The one-day battle was staged over the course of two days to better illustrate the two-part division between infantry groups, one fighting at Rensselaer Point (Lighthouse Point) and another, larger group battling the British in the streets of Ogdensburg.
The battle was largely unsuccessful as Capt. Forsyth’s infantry was forced to retreat to Sackets Harbor.
In addition, neither country was able to claim occupancy of the city until the end of the war on Dec. 24, 1814, with the signing of Treaty of Ghent.
Source: Ogdensburg Journal
$40,000 grant to help develop Ogdensburg's Lighthouse Point park, trail
OGDENSBURG -- A $40,000 St. Lawrence River Valley Redevelopment Agency grant will help Ogdensburg’s fort association establish a waterfront park and trail system at Lighthouse Point.
Fort La Presentation will use the grant as leverage funding for design and construction of a trail network, a visitor and educational meeting space, interpretive signage, site restoration work, landscaping, development of porous surface parking area, and strong links to the City of Ogdensburg’s Maple City Trail system.
If successful, the park will be used for events, historic reenactments, fieldtrips, and recreation. It will also result in a waterfront trail network that offers scenic views of the St. Lawrence and Oswegatchie Rivers for Ogdensburg’s residents and visitors.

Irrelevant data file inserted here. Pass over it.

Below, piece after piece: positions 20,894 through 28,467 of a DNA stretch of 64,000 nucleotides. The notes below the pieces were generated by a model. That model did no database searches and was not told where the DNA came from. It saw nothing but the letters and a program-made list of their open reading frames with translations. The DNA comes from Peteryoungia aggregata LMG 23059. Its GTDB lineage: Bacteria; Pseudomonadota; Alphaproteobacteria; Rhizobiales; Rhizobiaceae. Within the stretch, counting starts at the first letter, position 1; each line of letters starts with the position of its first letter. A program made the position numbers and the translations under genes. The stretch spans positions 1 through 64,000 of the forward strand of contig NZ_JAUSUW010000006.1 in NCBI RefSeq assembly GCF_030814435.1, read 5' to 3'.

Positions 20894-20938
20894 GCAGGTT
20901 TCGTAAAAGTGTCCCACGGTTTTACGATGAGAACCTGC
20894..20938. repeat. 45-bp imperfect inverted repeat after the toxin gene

Lining the trail network will be a series of interpretive signs that illustrate the site’s history, including its Native American roots, both Fort La Presentation and Oswegatchie (both played key roles in the French & Indian War, American Resolution, and War of 1812), as well as its historic industrial uses.
The trail would also link with the City of Ogdensburg’s popular Maple City Trail, establishing a recreational experience and downtown access to the waterfront. The city included the project in its Brownfield Opportunity Area (BOA) and Local Waterfront Revitalization Program (LWRP) as a strategic action to improve the local and regional economy.
The $40,000 comes from the River Agency’s community development fund. The money will be used as leverage for the $470,000 project. The lion’s share of that project will be paid for with a $350,000 grant from the state’s park and recreation office.
Source: North Country Now